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UN-backed forces in Libya launch airstrikes as Hifter withdraws

The Government of National Accord has struck the rebel commander’s stronghold for his western operations, destroying two military vehicles.
Libyan commander Khalifa Haftar meets Greek Foreign Minister Nikos Dendias (not pictured) at the Foreign Ministry in Athens, Greece, January 17, 2020. REUTERS/Costas Baltas - RC2LHE9FUBJZ

Libya's UN-supported government has carried out a series of airstrikes against retreating forces loyal to renegade commander Khalifa Hifter, a spokesman said Thursday.

The Government of National Accord (GNA) conducted five air operations in the city of Tarhuna, destroying two military vehicles and an ammunition carrier, said military spokesman Col. Mohamed Qanunu. 

The air attacks come as Hifter and his so-called Libyan National Army (LNA) have suffered a series of defeats, most recently losing two towns and a key air base to pro-GNA forces.  

Libya has been embroiled in conflict since the ousting of dictator Moammar Gadhafi in 2011, with rival administrations now controlling opposite ends of the country. For the past year, the LNA has been staging an offensive on southern parts of the capital, Tripoli, where the internationally recognized GNA is based. 

During the past nine years, some 400,000 Libyans have been displaced — about half of them this year amid the fighting in Tripoli. Of the 58 civilians killed since the beginning of April, the vast majority died as a result of attacks linked to Hifter’s forces, the United Nations said. 

Speaking by phone Thursday, Turkish Foreign Minister Mevlut Cavusoglu and Russian Foreign Minister Sergey Lavrov called on rival factions to return to the UN political process, the Russian Foreign Ministry said in a statement. They reiterated their calls for an immediate cease-fire in Libya, where they support opposite sides of the ongoing civil war. 

Earlier this month, Turkey and Italy said that areas near their embassies in Tripoli had been shelled. Ankara, which provides military support to Hifter’s rivals, followed up with a warning that further attacks on its interests would have “grave consequences.”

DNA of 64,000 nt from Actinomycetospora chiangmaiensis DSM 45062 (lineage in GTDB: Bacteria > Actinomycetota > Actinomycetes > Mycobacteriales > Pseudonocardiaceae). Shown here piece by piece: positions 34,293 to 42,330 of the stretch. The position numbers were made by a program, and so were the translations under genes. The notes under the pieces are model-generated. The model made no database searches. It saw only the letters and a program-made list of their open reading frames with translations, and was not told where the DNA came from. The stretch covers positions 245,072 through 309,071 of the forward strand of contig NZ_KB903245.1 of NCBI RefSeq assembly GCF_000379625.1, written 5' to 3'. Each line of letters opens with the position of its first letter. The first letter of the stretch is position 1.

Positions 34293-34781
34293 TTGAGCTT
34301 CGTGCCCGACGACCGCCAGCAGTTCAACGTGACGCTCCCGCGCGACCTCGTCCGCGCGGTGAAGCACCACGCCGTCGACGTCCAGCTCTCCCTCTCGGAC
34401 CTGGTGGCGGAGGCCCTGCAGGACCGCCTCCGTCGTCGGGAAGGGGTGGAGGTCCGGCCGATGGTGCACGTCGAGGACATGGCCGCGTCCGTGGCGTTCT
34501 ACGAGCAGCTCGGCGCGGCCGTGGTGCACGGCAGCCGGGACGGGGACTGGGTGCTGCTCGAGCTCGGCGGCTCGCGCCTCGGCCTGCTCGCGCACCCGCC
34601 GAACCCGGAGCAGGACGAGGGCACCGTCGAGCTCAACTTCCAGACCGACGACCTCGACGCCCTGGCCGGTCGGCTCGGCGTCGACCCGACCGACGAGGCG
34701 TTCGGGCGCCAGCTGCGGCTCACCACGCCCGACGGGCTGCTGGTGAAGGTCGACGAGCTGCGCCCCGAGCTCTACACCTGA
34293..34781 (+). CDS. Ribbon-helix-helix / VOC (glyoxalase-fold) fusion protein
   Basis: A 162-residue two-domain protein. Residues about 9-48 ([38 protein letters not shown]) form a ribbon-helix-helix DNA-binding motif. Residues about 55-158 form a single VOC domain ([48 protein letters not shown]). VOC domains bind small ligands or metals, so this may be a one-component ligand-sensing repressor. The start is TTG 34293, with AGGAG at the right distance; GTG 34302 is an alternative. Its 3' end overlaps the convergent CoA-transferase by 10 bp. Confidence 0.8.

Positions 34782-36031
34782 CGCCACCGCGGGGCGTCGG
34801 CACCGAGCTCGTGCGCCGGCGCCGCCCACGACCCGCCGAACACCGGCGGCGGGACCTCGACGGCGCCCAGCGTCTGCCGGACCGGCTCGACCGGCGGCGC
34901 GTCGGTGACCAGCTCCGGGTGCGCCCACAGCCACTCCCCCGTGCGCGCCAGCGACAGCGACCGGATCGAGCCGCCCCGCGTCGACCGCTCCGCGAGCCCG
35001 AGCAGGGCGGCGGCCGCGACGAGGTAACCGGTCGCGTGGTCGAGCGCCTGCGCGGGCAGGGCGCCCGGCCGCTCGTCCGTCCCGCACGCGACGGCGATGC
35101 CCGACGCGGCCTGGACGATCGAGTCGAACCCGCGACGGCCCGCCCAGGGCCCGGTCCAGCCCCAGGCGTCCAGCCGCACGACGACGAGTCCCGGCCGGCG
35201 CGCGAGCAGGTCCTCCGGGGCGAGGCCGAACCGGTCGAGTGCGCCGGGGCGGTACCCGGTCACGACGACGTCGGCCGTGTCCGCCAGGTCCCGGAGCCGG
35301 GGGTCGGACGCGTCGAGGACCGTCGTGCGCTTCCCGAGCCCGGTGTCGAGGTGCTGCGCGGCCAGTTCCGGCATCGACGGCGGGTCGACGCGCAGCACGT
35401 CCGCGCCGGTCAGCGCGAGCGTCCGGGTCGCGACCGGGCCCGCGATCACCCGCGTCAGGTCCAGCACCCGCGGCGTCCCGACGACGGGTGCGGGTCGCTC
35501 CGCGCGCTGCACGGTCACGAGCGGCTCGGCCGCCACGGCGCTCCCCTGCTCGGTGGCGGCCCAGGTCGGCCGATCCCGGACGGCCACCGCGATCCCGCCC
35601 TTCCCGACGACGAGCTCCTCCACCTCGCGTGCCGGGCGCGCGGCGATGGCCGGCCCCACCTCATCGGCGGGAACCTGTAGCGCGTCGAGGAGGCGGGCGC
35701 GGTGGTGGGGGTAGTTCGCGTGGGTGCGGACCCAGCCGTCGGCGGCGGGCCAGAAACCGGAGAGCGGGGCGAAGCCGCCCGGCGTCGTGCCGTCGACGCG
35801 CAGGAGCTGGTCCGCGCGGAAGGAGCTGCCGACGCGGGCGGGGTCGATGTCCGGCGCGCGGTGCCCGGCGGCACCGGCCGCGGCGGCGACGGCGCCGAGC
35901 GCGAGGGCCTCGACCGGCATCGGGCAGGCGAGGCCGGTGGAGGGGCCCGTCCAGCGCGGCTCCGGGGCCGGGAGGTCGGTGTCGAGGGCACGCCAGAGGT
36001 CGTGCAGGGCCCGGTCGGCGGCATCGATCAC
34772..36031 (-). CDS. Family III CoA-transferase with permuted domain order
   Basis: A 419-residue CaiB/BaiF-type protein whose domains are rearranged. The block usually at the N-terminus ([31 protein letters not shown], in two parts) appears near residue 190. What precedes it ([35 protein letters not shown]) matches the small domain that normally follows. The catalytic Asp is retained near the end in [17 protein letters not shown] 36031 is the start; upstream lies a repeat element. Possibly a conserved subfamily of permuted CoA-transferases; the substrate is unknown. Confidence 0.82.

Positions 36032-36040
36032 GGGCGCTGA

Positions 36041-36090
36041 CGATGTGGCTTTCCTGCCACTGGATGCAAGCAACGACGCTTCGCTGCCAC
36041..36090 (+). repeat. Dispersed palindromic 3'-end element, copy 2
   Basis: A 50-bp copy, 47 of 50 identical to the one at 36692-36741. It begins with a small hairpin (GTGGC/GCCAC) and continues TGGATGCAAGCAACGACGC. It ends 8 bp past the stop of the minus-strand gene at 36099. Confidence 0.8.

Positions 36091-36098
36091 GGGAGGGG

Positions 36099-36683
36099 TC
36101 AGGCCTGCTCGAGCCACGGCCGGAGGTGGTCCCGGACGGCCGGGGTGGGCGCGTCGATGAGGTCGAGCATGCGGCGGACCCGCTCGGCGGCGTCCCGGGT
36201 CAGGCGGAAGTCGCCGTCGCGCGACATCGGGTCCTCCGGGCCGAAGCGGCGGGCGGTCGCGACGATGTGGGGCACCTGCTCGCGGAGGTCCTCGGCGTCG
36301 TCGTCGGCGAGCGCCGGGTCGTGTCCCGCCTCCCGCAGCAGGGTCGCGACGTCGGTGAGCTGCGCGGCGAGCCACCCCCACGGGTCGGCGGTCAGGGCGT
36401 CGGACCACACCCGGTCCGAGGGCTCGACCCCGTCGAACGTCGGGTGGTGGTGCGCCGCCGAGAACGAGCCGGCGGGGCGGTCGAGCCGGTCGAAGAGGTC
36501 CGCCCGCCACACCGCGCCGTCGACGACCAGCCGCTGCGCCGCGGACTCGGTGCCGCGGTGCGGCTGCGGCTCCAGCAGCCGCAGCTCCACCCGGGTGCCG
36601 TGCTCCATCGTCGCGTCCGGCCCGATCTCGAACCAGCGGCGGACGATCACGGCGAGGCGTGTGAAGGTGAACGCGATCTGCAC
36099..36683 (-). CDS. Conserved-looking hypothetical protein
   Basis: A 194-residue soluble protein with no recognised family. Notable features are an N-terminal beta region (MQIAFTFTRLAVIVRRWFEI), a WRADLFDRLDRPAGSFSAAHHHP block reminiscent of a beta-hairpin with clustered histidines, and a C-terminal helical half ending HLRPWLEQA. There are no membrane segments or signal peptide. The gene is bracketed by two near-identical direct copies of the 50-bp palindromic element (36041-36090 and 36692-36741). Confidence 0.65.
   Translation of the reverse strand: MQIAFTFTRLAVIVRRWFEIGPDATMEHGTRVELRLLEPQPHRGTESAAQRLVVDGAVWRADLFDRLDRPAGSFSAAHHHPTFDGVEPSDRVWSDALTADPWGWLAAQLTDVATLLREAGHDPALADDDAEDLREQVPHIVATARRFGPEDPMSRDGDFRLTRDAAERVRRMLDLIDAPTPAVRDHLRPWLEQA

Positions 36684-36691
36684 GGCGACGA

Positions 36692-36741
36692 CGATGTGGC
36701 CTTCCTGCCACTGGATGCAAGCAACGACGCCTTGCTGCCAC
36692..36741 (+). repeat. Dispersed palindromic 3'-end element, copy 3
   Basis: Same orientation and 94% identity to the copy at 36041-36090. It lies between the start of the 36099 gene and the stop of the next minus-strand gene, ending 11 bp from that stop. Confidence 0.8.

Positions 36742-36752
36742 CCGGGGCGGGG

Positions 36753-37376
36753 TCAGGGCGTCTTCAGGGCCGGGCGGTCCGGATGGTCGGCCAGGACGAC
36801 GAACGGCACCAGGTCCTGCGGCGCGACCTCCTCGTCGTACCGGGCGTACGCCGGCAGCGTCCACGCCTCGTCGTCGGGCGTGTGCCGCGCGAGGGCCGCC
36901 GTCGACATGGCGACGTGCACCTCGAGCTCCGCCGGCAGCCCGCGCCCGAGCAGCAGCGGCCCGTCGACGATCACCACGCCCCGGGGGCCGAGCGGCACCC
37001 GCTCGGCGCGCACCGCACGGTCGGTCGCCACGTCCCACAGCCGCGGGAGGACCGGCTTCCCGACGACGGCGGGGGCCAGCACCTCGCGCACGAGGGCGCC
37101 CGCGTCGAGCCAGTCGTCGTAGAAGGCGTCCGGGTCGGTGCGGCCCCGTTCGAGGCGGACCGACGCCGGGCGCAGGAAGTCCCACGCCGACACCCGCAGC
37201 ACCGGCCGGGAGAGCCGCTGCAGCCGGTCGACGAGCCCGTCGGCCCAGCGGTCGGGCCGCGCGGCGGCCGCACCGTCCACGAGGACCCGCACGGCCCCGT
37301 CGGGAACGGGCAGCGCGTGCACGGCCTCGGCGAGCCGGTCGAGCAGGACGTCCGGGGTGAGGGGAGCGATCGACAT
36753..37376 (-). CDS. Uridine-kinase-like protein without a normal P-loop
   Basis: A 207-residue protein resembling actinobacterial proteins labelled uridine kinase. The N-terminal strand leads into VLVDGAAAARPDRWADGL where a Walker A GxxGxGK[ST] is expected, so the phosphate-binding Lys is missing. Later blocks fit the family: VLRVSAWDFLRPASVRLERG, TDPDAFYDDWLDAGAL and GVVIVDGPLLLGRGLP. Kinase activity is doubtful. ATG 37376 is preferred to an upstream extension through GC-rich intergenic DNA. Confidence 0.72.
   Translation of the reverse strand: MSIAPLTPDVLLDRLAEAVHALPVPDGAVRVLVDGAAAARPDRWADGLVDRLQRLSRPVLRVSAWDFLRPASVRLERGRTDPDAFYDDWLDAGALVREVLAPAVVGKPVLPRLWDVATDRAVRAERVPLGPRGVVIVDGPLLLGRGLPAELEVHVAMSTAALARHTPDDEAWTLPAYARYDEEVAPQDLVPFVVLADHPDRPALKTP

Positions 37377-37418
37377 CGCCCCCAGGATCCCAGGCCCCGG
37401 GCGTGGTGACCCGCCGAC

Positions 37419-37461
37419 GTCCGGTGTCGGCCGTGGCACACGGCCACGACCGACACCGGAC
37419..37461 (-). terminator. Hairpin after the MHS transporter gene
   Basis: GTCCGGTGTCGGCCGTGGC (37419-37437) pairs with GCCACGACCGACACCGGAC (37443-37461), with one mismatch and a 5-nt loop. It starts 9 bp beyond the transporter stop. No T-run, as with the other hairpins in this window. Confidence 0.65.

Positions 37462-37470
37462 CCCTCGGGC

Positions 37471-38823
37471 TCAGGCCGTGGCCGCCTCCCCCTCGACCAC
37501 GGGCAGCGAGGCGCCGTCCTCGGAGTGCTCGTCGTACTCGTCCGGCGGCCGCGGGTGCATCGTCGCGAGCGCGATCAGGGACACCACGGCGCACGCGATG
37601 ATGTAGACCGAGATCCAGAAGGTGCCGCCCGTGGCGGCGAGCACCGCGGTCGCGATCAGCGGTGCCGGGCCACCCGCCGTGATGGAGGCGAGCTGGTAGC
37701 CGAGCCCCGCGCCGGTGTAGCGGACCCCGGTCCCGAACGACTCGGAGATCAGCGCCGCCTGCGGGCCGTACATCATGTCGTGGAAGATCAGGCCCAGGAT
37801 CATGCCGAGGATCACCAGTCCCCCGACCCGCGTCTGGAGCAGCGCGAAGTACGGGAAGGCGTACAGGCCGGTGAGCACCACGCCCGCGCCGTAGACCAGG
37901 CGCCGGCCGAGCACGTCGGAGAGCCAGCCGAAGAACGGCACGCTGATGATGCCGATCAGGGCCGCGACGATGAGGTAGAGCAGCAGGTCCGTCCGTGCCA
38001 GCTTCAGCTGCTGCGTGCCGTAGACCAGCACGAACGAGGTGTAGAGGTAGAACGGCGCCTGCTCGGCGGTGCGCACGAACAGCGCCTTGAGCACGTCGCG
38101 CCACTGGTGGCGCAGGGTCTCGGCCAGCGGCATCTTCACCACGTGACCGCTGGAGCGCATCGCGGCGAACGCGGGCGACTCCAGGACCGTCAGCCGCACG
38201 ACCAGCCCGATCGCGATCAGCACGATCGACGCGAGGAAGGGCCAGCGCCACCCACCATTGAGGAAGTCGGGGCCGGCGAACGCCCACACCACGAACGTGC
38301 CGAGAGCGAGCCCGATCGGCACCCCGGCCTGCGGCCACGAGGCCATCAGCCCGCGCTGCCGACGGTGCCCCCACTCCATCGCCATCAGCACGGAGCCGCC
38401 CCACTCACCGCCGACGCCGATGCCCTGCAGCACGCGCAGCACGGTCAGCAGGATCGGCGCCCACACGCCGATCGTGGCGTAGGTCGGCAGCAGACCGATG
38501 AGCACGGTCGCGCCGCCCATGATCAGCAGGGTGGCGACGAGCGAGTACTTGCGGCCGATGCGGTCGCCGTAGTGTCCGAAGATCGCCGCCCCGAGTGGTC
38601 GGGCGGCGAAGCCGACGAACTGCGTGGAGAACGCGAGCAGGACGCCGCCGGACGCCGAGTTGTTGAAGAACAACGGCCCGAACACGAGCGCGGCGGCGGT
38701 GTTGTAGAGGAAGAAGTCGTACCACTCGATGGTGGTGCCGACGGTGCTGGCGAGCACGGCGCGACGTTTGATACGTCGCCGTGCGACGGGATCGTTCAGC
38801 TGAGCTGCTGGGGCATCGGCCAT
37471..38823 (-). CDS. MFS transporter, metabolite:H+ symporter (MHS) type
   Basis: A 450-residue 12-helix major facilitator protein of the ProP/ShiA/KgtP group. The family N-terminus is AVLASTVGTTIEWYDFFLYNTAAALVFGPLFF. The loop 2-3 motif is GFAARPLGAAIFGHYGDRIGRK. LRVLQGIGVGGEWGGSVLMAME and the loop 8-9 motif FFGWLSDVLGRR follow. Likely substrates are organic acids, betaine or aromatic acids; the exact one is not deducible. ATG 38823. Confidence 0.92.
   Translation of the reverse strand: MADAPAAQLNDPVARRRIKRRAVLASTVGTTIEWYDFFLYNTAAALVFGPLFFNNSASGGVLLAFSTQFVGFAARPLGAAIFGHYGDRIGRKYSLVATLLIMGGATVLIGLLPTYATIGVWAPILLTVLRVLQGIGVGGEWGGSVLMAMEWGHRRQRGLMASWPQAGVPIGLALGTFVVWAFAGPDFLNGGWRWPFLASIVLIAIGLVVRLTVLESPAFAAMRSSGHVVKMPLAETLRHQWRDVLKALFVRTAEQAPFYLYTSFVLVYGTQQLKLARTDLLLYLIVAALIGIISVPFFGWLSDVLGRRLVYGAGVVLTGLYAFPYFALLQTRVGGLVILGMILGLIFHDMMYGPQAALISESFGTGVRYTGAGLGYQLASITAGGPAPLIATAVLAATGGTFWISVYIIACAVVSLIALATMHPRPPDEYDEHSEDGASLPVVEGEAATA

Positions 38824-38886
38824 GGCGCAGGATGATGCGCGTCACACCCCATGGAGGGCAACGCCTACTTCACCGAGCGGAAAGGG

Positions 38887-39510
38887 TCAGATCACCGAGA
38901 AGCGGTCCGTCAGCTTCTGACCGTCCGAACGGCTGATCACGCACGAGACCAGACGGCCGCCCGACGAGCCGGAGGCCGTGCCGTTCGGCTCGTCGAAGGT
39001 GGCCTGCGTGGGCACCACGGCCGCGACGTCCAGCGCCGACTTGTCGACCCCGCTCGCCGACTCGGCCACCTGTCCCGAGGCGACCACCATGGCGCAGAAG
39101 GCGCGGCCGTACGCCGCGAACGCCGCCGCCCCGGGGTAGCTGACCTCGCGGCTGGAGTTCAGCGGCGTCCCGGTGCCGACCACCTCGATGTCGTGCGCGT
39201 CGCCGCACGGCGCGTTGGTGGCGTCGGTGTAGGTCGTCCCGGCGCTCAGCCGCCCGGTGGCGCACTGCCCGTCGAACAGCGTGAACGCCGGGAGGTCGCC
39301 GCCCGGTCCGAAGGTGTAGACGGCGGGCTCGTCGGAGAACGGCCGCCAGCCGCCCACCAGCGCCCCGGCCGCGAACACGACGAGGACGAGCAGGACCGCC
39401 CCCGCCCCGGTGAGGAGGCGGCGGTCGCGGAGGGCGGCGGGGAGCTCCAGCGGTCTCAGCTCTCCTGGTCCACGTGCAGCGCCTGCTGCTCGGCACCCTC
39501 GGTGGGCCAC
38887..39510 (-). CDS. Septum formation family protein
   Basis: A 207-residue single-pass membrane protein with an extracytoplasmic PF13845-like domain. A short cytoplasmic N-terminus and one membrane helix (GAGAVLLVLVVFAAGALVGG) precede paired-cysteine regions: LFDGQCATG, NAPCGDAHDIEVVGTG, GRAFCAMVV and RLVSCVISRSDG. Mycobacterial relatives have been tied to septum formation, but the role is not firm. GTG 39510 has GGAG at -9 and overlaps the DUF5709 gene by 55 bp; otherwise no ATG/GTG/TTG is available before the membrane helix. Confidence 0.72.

“We remind once again that if Turkish interests in Libya are targeted, this will have severe consequences and we will consider the putschist [Hifter] elements as legitimate targets,” Turkish Foreign Ministry spokesperson Hami Aksoy said in a statement. 

Russia, along with the United Arab Emirates and Egypt, supports Hifter’s self-styled army but denies sending fighters to Libya. However, a recent report from the United Nations confirmed the presence of up to 1,200 mercenaries deployed to the country by the private Russian security firm Wagner Group.

On Monday, Russian President Vladimir Putin and Turkish President Recip Tayip Erdogan discussed the latest developments in the North African country. 

“They noted the need to immediately resume the permanent truce and the intra-Libyan dialogue based on the resolutions of the Berlin International Conference on January 19, 2020, approved by UN Security Council Resolution 2510," read a statement from the Kremlin. 

Last week, seven UN agencies called for the parties to agree to a lasting truce, warning the escalating violence could leave Libya highly vulnerable to a coronavirus outbreak. Libya has so far registered 69 cases of the virus and three deaths. 

“Conflict and the COVID-19 pandemic present a significant threat to life in Libya,” they wrote in a statement. “The health and safety of the country’s entire population are at risk.” 

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